The Lizzie Borden Murder Case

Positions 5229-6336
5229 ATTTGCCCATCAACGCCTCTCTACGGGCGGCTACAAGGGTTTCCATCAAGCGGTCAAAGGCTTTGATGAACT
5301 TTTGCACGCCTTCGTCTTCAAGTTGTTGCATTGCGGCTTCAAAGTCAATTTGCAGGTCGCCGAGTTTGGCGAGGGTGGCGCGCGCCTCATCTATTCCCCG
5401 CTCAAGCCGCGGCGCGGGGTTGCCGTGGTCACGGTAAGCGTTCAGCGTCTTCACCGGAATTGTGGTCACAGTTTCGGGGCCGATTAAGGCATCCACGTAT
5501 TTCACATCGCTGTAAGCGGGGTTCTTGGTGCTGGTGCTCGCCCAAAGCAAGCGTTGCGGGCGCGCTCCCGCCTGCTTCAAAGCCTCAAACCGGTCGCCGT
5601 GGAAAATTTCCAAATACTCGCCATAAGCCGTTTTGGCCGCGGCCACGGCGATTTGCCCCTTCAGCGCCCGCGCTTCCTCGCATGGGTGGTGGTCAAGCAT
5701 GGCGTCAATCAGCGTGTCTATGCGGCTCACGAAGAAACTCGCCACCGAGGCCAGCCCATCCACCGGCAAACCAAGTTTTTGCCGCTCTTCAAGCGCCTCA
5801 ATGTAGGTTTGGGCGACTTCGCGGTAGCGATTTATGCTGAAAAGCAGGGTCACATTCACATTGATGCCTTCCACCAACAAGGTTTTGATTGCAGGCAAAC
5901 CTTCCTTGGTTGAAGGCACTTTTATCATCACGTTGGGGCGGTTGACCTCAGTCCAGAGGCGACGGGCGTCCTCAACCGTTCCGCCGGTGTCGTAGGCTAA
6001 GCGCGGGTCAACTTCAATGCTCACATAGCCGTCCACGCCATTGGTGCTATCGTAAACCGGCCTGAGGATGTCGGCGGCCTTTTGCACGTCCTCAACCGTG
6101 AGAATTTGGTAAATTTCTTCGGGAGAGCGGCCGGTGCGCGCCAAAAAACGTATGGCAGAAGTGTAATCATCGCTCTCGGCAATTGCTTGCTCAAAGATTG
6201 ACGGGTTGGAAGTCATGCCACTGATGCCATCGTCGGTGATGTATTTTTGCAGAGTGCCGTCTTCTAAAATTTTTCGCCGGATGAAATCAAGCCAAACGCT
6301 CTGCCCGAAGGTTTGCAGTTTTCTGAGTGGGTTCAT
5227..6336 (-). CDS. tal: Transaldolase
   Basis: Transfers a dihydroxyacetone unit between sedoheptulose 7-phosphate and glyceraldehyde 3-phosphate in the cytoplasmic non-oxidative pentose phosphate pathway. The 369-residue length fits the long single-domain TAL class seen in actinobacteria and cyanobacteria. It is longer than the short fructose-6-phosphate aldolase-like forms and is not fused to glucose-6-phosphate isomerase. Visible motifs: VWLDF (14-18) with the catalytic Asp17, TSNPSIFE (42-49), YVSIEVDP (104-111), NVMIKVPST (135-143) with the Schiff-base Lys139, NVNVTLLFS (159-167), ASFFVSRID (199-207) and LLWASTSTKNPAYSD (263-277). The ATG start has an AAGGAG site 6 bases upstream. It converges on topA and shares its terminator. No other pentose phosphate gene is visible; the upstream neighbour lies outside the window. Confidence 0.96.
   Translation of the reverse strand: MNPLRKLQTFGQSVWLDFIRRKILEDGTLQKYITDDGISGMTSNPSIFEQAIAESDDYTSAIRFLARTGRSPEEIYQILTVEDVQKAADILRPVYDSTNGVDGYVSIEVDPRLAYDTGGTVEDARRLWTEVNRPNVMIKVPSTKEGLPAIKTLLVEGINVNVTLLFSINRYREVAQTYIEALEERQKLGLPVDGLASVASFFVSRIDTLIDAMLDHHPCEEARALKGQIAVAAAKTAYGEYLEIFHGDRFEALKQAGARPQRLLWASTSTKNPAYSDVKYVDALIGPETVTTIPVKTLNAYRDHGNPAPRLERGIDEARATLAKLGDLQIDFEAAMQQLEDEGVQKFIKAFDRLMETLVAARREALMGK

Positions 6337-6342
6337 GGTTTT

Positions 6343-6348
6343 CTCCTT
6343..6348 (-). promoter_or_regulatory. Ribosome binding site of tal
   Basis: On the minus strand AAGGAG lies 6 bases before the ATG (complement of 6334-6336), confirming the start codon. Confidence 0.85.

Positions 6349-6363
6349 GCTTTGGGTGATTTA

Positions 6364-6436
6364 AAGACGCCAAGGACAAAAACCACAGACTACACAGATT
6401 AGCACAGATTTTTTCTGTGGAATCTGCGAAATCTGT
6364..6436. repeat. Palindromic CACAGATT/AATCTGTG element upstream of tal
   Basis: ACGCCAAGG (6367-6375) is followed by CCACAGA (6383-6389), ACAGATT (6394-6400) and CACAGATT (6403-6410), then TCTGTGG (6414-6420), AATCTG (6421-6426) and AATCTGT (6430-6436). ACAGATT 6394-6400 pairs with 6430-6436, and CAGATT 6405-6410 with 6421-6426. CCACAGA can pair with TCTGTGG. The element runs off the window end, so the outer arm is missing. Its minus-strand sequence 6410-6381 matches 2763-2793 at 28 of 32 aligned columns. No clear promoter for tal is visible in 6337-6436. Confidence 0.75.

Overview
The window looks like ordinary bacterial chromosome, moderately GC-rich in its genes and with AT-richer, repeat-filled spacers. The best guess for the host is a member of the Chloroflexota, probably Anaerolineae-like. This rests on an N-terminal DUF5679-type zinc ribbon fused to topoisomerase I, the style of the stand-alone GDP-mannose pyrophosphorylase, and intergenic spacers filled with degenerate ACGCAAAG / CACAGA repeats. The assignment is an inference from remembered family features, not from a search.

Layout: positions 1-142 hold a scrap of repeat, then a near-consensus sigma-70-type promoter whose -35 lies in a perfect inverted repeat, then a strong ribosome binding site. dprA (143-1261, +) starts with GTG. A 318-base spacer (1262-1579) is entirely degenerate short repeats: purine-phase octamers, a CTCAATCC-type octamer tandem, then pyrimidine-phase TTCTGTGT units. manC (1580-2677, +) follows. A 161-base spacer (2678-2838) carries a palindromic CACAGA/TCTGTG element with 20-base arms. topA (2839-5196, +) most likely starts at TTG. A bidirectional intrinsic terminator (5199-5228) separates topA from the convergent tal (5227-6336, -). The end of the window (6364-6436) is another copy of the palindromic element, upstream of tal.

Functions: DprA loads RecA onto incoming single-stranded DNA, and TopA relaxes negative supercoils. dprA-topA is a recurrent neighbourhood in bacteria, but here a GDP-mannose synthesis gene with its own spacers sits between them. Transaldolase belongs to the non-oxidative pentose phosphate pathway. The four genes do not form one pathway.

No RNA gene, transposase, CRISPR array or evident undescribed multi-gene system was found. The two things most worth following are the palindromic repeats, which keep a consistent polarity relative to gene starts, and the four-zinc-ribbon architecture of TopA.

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Lizzie Borden took an axe, And gave her mother forty whacks. And when she saw what she had done, She gave her father forty-one This child’s playground verse has immortalized the story of the Lizzie Borden murder case, a case in which has become one of America history’s most investigated unsolved murder cases. It begins on Thursday August 4th 1892 in the town of Fall Rivers Massachusetts Andrew Borden a wealthy director of several banks in the area was found dead in the parlor of his Massachusetts home. Andrew was found by his daughter, whom would be charged for the crimes, with his head hacked and bleeding severally. As help arrived from the neighbors in the community of closely built homes, and as the police were in route to help, the body of Andrews’s wife Abby Borden was found dead in the guest bedroom of the same Massachusetts home killed with what was found out to be the same ax that took her husband. This case began the day prior to the murders on August 3rd when both Abby and Andrew were suspicious of being poisoned. This was evident by the violent vomiting that they both experienced during the night of august 2nd. Abby had gone across the street to the family doctor to inquire about the sickness. The neighbor Dr. Bowen whom came over to the home of Andrew latter in the day suggested that neither Abby, nor Andrew were being poisoned but rather the issue was not serious. On the same date Lizzie attempted to purchase ten cents of prussic acid from a local drug store, but was denied for not providing prescription. The uncle of Lizzie whom was visiting and staying the night prior to visiting relatives across town, but did not have any luggage for this trip, had arrived at the home to visit. Neither Lizzie nor the uncle ha... ... middle of paper ... ...nd was not conducted as a part of this investigation. The only evidence that was presented was witness statements after the act, and what was told by investigators at the crime scene. The theory’s of what happen are irrelevant given there are no facts to point to. In analyzing Descartes rationalism we can seek truth in this case for eternity, but the truth will never be known. Even when this case is broken down to its simplest form the facts remain that no key evidence was provided to place a suspect for the crime. The Kant theory is more relevant to the entire case given that there is not enough evidence other than a witness whom saw Lizzie burning a dress. Lizzie did not testify, and no one was a direct witness of this case. It will remain unsolved given that any possible suspect has since died. All that is left is speculation of what happen on that August day.

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